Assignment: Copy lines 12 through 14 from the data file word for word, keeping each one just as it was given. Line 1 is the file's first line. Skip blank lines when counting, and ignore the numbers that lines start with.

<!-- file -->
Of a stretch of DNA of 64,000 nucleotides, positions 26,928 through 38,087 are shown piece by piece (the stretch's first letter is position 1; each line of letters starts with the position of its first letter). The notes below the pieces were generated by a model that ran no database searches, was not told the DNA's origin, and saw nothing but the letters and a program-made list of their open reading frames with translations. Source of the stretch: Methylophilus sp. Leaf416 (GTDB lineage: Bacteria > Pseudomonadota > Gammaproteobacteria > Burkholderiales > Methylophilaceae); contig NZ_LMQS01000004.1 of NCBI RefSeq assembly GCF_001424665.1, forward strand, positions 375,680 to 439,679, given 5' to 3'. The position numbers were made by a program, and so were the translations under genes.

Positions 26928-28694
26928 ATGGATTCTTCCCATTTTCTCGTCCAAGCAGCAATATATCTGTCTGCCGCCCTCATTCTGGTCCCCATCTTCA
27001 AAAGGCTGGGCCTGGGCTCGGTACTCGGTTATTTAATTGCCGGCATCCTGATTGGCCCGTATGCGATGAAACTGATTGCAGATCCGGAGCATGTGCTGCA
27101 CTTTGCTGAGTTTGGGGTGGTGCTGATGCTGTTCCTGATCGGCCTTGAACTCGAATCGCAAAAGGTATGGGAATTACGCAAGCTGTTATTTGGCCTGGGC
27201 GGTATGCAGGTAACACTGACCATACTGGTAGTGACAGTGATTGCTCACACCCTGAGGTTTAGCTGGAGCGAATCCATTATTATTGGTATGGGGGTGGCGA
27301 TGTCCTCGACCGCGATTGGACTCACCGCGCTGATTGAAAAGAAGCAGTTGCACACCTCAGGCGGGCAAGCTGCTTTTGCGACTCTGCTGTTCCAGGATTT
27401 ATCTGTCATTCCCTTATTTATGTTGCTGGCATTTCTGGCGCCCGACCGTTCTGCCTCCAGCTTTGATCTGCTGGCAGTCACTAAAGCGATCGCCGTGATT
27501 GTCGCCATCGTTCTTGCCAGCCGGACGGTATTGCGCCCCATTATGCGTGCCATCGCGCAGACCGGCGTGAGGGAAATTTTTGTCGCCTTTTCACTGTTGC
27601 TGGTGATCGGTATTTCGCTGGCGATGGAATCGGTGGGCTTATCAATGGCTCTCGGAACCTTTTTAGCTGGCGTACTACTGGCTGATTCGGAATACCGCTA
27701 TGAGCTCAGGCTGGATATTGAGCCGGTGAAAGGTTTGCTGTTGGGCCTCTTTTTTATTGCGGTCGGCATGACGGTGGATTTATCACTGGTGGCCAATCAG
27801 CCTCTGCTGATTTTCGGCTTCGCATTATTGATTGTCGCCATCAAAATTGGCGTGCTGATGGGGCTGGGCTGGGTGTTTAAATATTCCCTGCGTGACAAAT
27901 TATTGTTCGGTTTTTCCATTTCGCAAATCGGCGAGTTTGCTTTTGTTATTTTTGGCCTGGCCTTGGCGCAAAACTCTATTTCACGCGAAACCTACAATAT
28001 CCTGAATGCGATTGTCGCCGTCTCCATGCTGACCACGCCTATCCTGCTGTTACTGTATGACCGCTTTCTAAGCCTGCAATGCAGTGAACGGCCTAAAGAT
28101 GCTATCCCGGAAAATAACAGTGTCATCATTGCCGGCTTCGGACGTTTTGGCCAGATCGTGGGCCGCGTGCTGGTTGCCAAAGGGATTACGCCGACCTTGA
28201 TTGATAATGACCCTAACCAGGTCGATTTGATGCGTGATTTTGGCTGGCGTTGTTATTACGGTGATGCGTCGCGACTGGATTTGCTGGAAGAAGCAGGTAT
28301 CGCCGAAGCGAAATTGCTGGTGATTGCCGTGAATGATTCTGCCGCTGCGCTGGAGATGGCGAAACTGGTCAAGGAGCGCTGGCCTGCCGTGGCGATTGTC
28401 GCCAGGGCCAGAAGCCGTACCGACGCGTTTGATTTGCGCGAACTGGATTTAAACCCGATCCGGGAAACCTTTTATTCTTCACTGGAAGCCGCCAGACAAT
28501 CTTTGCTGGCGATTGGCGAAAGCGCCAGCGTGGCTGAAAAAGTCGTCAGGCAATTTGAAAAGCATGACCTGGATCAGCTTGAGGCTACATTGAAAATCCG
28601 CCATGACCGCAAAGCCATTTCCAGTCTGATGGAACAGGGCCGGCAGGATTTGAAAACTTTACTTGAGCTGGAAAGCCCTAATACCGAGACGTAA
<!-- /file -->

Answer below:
27801 CCTCTGCTGATTTTCGGCTTCGCATTATTGATTGTCGCCATCAAAATTGGCGTGCTGATGGGGCTGGGCTGGGTGTTTAAATATTCCCTGCGTGACAAAT
27901 TATTGTTCGGTTTTTCCATTTCGCAAATCGGCGAGTTTGCTTTTGTTATTTTTGGCCTGGCCTTGGCGCAAAACTCTATTTCACGCGAAACCTACAATAT
28001 CCTGAATGCGATTGTCGCCGTCTCCATGCTGACCACGCCTATCCTGCTGTTACTGTATGACCGCTTTCTAAGCCTGCAATGCAGTGAACGGCCTAAAGAT